Week 12 of the Nebraska Legislature

LB 574 Advances to Select File

In the major event of the week, LB 574 (Kauth) – the bill that would ban gender-affirming care for transgender youth – narrowly overcame a filibuster and advanced to the next round. This was a nail-biter, and none of us knew what would happen in that moment of truth when votes were being cast. While talk over the weekend reflected more uncertainty about the bill’s fate, things quickly changed early Tuesday when we learned that there was a deal underway involving an amendment from Sen. Kauth that would limit the prohibition in the bill to surgical procedures only. The presumption of that amendment’s adoption apparently played a role in swaying some votes from senators who otherwise thought the introduced version went too far.

After three weeks of filibustering led by Sen. Machaela Cavanaugh in protest of the bill, senators engaged in several days of highly emotional debate before reaching the 8-hour cutoff for a cloture vote. 33 senators voted for cloture – the exact number needed for the motion to succeed – but only 30 voted on the motion to advance the bill to Select File. The difference between the two votes is that cloture ends debate and requires 33 votes, while the motion to advance the bill to Select File only requires 25 votes and is on the underlying bill itself.

You may notice that this means three senators who supported cloture did not support its advancement. This is usually an indication that a senator has some kind of reservation about fully supporting the bill. But as critics of the move have noted, giving the bill a cloture vote enables it to stay alive and move on to the motion to advance it; so all of the senators that voted for cloture kept it from failing, and therefore the votes that changed on the advancement to Select File are basically meaningless.

The three were Armendariz, Brandt, and Hughes, all Republicans. Each has since expressed some concern with the scope of the bill and it sounds like they want to support an amended version of the bill that narrows it to prohibiting gender-affirming surgical procedures only. Sen. McDonnell was the lone Democrat that supported both the cloture motion and the bill’s advancement to Select File. Also impacting this vote was the return of Senator Aguilar, who had recently been absent for health reasons.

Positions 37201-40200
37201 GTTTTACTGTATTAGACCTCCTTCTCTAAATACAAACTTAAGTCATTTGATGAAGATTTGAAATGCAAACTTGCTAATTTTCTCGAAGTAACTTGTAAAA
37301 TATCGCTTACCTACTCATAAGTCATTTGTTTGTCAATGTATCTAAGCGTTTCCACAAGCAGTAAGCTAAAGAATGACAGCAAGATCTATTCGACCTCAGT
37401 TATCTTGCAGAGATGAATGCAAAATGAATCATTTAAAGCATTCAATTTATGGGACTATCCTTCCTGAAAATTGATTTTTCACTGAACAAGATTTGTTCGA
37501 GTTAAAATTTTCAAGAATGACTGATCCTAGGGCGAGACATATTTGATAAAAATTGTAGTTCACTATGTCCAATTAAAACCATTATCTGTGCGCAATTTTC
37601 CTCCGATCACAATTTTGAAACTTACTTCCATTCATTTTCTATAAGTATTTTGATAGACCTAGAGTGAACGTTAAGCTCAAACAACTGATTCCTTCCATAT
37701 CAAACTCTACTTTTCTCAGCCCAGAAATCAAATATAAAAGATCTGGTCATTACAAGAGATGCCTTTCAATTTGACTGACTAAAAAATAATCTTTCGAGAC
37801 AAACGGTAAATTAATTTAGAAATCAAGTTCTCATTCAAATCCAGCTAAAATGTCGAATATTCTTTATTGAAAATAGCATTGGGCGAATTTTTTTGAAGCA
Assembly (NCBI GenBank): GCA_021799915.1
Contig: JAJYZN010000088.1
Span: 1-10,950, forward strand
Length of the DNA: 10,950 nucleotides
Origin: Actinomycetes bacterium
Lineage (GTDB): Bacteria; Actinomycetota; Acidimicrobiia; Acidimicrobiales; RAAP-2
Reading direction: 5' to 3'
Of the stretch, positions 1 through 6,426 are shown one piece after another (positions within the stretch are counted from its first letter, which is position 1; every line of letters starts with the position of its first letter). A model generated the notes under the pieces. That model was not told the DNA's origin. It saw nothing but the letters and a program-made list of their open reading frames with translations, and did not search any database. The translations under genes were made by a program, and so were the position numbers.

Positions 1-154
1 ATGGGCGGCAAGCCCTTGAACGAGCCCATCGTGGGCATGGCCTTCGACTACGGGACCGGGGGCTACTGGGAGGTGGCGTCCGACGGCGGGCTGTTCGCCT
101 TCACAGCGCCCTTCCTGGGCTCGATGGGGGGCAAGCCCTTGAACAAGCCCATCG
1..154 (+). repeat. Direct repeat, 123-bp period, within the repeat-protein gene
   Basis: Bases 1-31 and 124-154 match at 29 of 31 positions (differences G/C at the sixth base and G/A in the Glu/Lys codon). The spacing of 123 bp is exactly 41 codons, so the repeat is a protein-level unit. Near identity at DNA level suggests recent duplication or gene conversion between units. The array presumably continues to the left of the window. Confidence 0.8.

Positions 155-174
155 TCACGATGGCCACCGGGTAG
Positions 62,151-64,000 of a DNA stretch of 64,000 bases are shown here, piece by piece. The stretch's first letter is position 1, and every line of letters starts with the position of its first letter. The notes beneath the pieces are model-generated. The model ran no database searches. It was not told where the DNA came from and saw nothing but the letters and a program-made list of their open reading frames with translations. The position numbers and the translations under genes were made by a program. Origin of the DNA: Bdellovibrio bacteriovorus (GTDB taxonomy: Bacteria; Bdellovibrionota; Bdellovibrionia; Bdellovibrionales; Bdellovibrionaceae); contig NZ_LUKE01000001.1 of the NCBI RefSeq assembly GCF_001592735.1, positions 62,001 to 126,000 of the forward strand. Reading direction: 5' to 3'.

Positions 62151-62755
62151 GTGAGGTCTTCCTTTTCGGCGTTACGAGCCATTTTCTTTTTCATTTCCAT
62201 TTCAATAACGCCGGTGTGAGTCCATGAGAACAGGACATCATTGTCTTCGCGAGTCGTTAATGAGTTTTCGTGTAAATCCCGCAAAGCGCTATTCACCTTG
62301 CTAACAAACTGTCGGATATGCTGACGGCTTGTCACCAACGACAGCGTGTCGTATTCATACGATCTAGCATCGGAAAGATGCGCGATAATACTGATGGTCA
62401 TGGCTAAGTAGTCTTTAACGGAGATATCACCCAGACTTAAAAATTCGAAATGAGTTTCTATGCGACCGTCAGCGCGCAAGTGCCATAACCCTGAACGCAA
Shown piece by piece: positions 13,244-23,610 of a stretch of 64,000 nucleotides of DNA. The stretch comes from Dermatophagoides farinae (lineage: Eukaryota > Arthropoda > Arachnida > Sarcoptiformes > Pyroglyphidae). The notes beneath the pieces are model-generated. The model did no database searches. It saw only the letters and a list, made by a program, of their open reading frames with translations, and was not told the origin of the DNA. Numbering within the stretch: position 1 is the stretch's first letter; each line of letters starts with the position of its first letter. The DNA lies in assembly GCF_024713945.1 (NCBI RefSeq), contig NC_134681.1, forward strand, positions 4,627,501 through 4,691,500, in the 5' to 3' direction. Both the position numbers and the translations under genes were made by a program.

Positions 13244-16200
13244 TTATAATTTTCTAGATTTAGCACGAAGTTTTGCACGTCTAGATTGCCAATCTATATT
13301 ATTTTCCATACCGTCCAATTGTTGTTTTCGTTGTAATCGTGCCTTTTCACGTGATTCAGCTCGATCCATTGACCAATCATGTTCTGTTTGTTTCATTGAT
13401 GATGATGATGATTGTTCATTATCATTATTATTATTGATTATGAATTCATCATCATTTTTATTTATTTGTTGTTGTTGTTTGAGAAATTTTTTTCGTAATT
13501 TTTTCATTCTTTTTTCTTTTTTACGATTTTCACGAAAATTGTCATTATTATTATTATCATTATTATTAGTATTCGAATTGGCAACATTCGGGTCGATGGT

What happens next for the bill, I’m hesitant to speculate on. Two more rounds of voting remain, in which things could always change. Supposedly proponents of LB 574 have some kind of plan to ensure that the Kauth amendment is adopted, limiting the bill to banning surgical intervention only. But opponents are sure to try their own hand at preventing this with continued filibustering and floor tactics.

Retaliatory Rule Change Offered, Will be Debated Tuesday

The minority of senators that opposed LB 574 wielded a new strategy in order to control debate over the bill, in which they took turns offering successive bracket motions, speaking, and then withdrawing their motions. This enabled them to control the narrative and mostly prevent the measure’s supporters from getting time to speak. But it also drew the ire of LB 574 proponents, resulting in a motion from Sen. Erdman on Friday to change the legislative rules to prevent the use of such tactics for the remainder of the session. That motion, which will be debated Tuesday, would suspend the rules for the rest of this year to permit only one motion to postpone, bracket or recommit to be offered on the same day on the same bill. That is the tactic used by 574 opponents this week of offering successive bracket motions would no longer be permitted. Effectively, if this passes, it would remove another tool from the minority party’s toolbox to hold up legislation they don’t like.

It’s unclear how exactly that debate is going to play out, because officially, debate over rule changes have no time limits. But presumably Speaker Arch will have some interest in not letting that drag on forever, and could implement his own policy to somehow limit that debate.

Ban on Drag for Minors Heard

LB 371, Sen. Murman’s bill to bar minors from being present at what is broadly defined as “drag” performances, drew a lot of attention and mostly opponent testimony late Friday. Drag artists and performers from across the state formed a long line waiting to testify against the bill in the Judiciary Committee, after only about 6 citizens testified in support of the measure. Because of the late stage in session at which this hearing was held, the Judiciary Committee makeup and the bill’s lack of a priority designation, it is unlikely that this bill sees the light of day this year; though there is a possibility it returns next year.

What’s Next

With committee hearings all done for the year, the legislature moves to a new format of all-day floor debate and a couple of late nights each week, at least for now. Tuesday and Wednesday will be late nights, extending until about 9pm according to Speaker Arch.

Based on conversations on and off the floor that I’ve heard, we can expect a continued effort from Senators Cavanaugh, Day and Hunt to filibuster the rest of the priority bills this session unless there is some breakthrough on LB 574.

Until Next Week,
Your Capitol Fly on the Wall